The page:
postitnotes wrote:
crazycanuck wrote:Education in the U.S is a such a scam.


We should adopt the German or English systems. The Germans have "trade schools" which teach useful skills that can be applied to a real job. The English make you choose your focus before university while you are doing your A-levels in college and you go far more in depth in your field during university. I think the US liberal arts education system just "glosses" over a ton of subjects, not really giving you any useful skills nor knowledge of any particular subject, forcing people to learn pretty much everything on the job. The only major exceptions that reflect more focused applicable study are engineering and certain business majors.


There are a lot of things wrong here, but none more than making someone pick a focus that early. The US has the best university system in the world; we should count ourselves lucky (secondary schools are another story).

You will likely need to relearn skills several times over the course of your working career. There's nothing wrong with teaching someone a trade, but it's of somewhat limited value.

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84Sunbird2000
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Re: Almost 1/3 of Law Students Expect to Graduate with $120K Deb

Postby 84Sunbird2000 » Fri Jan 08, 2010 5:35 pm

Dick Whitman wrote:
postitnotes wrote:
crazycanuck wrote:Education in the U.S is a such a scam.


We should adopt the German or English systems. The Germans have "trade schools" which teach useful skills that can be applied to a real job. The English make you choose your focus before university while you are doing your A-levels in college and you go far more in depth in your field during university. I think the US liberal arts education system just "glosses" over a ton of subjects, not really giving you any useful skills nor knowledge of any particular subject, forcing people to learn pretty much everything on the job. The only major exceptions that reflect more focused applicable study are engineering and certain business majors.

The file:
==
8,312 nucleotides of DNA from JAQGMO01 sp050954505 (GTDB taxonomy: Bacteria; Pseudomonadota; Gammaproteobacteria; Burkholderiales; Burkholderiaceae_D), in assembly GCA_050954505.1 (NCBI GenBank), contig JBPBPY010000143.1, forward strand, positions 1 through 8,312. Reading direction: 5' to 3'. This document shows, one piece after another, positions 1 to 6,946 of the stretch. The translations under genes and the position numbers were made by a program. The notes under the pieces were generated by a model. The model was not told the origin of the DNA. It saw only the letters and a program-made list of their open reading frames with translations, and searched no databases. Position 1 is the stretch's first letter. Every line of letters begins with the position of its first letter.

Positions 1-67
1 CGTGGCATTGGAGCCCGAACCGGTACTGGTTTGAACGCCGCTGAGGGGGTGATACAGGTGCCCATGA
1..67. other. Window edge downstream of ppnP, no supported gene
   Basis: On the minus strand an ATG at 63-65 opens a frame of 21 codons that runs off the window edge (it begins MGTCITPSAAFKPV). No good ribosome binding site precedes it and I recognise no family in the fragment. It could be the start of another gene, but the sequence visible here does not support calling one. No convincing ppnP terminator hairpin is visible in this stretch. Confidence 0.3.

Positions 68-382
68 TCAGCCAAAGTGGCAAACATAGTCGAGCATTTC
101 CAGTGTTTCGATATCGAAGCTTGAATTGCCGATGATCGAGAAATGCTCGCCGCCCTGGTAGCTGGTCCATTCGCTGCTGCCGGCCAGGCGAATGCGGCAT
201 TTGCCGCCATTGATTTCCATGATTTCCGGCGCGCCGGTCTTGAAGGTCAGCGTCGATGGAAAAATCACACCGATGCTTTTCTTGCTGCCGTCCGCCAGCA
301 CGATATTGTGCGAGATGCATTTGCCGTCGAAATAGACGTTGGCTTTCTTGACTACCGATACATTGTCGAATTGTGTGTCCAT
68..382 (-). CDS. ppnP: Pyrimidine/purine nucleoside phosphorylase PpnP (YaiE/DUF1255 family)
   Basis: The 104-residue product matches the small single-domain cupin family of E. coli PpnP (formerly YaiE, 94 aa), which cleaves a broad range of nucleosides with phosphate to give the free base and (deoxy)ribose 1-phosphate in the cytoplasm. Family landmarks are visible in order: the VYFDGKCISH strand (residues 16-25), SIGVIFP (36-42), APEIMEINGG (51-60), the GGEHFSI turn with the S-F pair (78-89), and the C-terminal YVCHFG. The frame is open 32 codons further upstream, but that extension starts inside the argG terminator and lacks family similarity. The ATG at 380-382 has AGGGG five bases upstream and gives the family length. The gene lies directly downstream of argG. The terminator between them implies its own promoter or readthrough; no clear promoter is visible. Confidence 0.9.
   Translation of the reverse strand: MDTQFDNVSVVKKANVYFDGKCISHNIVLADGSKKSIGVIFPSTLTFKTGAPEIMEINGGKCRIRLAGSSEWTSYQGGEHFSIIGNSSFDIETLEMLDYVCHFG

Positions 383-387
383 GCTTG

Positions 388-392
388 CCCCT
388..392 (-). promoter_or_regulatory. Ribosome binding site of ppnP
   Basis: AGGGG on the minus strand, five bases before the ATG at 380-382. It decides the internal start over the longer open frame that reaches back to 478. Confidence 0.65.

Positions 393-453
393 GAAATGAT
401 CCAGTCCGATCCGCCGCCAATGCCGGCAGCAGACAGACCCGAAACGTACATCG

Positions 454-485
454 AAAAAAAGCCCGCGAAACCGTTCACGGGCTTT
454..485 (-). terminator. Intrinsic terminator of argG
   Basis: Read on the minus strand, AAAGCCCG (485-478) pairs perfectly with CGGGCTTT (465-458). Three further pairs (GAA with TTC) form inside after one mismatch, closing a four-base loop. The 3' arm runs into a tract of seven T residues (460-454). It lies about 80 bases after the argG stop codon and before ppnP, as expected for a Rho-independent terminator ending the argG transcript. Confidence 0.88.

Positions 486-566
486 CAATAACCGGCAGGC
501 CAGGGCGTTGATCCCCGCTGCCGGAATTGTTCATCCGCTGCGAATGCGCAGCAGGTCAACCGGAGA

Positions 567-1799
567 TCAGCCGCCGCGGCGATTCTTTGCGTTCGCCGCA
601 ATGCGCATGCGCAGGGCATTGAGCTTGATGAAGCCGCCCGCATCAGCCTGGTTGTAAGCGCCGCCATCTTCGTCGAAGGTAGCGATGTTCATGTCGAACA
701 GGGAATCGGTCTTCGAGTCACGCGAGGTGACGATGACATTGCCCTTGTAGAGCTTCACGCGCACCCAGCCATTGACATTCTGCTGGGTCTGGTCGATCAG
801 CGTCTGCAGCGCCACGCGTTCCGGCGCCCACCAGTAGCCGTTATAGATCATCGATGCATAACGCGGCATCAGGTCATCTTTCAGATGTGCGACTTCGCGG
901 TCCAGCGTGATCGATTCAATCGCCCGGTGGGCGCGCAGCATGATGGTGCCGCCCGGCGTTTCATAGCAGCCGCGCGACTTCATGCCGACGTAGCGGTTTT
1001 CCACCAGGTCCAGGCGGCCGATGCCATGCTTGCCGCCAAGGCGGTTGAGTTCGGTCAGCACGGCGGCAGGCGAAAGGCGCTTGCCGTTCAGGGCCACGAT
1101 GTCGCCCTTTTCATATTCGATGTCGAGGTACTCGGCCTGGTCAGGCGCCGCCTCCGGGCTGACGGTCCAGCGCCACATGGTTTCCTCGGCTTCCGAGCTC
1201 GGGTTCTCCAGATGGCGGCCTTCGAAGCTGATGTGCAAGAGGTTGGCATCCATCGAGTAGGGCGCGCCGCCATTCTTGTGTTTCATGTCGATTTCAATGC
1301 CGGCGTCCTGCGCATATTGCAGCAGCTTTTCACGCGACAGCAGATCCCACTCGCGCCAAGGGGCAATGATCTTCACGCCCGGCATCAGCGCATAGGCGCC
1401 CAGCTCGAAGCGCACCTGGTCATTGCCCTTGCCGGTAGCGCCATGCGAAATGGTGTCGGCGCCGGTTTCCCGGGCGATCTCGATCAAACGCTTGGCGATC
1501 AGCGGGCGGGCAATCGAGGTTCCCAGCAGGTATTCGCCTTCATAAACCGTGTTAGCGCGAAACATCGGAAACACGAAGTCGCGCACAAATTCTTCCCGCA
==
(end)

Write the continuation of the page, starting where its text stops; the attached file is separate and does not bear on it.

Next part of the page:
There are a lot of things wrong here, but none more than making someone pick a focus that early. The US has the best university system in the world; we should count ourselves lucky (secondary schools are another story).

You will likely need to relearn skills several times over the course of your working career. There's nothing wrong with teaching someone a trade, but it's of somewhat limited value.


I agree that making someone pick their career that early is very bad. Inter-disciplinary education can breed a great deal more creativity and unique thought than a tunnel-vision education. We do have many of the best universities due to the size of our country, but not the best system. The level of debt that a lower-middle class or middle class student has to go into to even get a bachelor's is simply unconscionable. We need to subsidize our education much, much better than we do.

ughOSU
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Re: Almost 1/3 of Law Students Expect to Graduate with $120K Deb

Postby ughOSU » Fri Jan 08, 2010 5:36 pm

Dick Whitman wrote:There are a lot of things wrong here, but none more than making someone pick a focus that early. The US has the best university system in the world; we should count ourselves lucky (secondary schools are another story).

easy there, Glenn Beck. The US doesn't have the best of everything in the world just because we're the US. I think that in most european/australian/new zealand systems you do "college" for a couple years, then pick a concentration in "university" for a few years after that. I was forced to pick a major too early, picked the wrong one, then switched to a worse one. I think a different arrangement would have been better. Also, undergraduate education in those countrys doesn't cost 150k.

ps494
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Re: Almost 1/3 of Law Students Expect to Graduate with $120K Deb